Groups of hunter–gatherers would have lived along the riverways, camping on the dry landforms that spotted the wetland region.

Given that the Wishbone site was in a marshland — and the fact that the seeds in question are from desert species — the team believe that the tobacco was collected from where it grew wild and brought by the ancient humans to their campsite.

The nearest habitat for tobacco was in mountain foothills and gravelly sediment 13 kilometres [8 miles] away,’ Dr Duke told MailOnline.

The team deduced that the tobacco must have had a cultural use for the hunter–gatherers, as the plants lack the woody tissue that would have made them good as a fuel source. 

Furthermore, the seeds are not typically eaten by animals — being unpalatable and often toxic — allowing them to rule out the possibility that they were accidentally transported to the site in the stomachs of the animals they killed and cooked.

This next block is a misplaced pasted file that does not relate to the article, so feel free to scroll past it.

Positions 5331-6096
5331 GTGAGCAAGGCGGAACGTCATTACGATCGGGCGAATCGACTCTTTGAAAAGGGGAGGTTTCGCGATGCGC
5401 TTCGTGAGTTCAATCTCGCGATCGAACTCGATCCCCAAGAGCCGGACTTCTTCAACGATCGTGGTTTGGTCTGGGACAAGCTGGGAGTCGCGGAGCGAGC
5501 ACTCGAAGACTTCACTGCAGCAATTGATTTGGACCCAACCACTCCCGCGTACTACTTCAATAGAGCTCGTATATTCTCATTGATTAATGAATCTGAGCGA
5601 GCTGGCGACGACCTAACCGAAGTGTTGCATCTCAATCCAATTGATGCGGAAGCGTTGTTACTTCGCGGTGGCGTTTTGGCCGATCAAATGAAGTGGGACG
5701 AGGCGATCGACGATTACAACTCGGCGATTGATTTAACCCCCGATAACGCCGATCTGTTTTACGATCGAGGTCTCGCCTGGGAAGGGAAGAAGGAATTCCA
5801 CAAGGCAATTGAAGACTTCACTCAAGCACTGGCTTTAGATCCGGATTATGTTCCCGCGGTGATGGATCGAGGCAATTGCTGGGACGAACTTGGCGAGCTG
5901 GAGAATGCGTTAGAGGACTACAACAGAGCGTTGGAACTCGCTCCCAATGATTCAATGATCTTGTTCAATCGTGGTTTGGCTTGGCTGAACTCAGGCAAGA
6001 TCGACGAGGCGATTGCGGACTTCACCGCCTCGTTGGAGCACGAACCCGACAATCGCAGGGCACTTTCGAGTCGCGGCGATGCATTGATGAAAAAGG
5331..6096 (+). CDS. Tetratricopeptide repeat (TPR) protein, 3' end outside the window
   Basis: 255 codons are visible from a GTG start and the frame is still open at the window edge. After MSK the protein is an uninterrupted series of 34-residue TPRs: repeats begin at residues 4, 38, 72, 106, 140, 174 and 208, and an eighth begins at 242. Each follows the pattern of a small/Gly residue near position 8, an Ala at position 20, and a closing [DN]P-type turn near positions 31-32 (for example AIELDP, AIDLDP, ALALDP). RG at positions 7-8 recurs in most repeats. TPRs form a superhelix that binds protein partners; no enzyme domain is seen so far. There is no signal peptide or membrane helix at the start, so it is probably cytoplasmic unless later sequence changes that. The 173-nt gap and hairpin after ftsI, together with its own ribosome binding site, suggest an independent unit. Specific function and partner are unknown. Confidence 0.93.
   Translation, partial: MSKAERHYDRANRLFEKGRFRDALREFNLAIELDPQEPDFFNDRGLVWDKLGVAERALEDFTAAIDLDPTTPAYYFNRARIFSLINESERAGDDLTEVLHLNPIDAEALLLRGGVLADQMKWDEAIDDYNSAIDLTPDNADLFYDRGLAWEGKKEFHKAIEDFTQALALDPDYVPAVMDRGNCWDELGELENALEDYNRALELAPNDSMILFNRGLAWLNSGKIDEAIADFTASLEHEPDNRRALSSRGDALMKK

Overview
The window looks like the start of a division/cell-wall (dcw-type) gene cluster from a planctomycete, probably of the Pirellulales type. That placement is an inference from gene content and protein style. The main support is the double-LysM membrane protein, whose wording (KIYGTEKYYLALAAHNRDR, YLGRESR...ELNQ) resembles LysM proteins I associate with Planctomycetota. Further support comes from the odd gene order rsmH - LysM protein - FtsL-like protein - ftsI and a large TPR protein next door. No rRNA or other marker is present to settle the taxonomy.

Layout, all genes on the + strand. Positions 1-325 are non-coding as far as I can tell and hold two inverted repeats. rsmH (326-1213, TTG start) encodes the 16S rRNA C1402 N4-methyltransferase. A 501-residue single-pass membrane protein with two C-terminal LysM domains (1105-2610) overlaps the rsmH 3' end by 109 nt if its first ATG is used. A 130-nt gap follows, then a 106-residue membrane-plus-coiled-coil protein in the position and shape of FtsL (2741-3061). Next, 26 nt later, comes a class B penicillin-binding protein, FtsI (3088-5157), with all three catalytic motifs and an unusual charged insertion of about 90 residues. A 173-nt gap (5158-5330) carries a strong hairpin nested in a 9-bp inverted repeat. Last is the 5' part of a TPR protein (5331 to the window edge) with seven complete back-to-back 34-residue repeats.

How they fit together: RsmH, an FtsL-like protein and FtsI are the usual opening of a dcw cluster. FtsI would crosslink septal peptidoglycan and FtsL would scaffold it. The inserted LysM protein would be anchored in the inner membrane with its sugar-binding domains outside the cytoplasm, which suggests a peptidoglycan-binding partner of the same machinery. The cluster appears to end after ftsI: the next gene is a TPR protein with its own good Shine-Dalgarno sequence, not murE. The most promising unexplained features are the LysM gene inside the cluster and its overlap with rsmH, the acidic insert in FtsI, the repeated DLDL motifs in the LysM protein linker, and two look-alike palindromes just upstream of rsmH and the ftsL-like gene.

At other ancient archaeological sites, the presence of tobacco seeds has been argued to have been a by-product of chewing tobacco. Pictured: four views of one of the tobacco seeds

At other ancient archaeological sites, the presence of tobacco seeds has been argued to have been a by-product of chewing tobacco. Pictured: four views of one of the tobacco seeds

Given that the Wishbone site was in a marshland ¿ and the fact that the seeds in question are from desert species ¿ the team believe that the tobacco was collected from where it grew wild and brought by the humans to their campsite (the deposit from the fire of which is pictured)

Given that the Wishbone site was in a marshland — and the fact that the seeds in question are from desert species — the team believe that the tobacco was collected from where it grew wild and brought by the humans to their campsite (the deposit from the fire of which is pictured)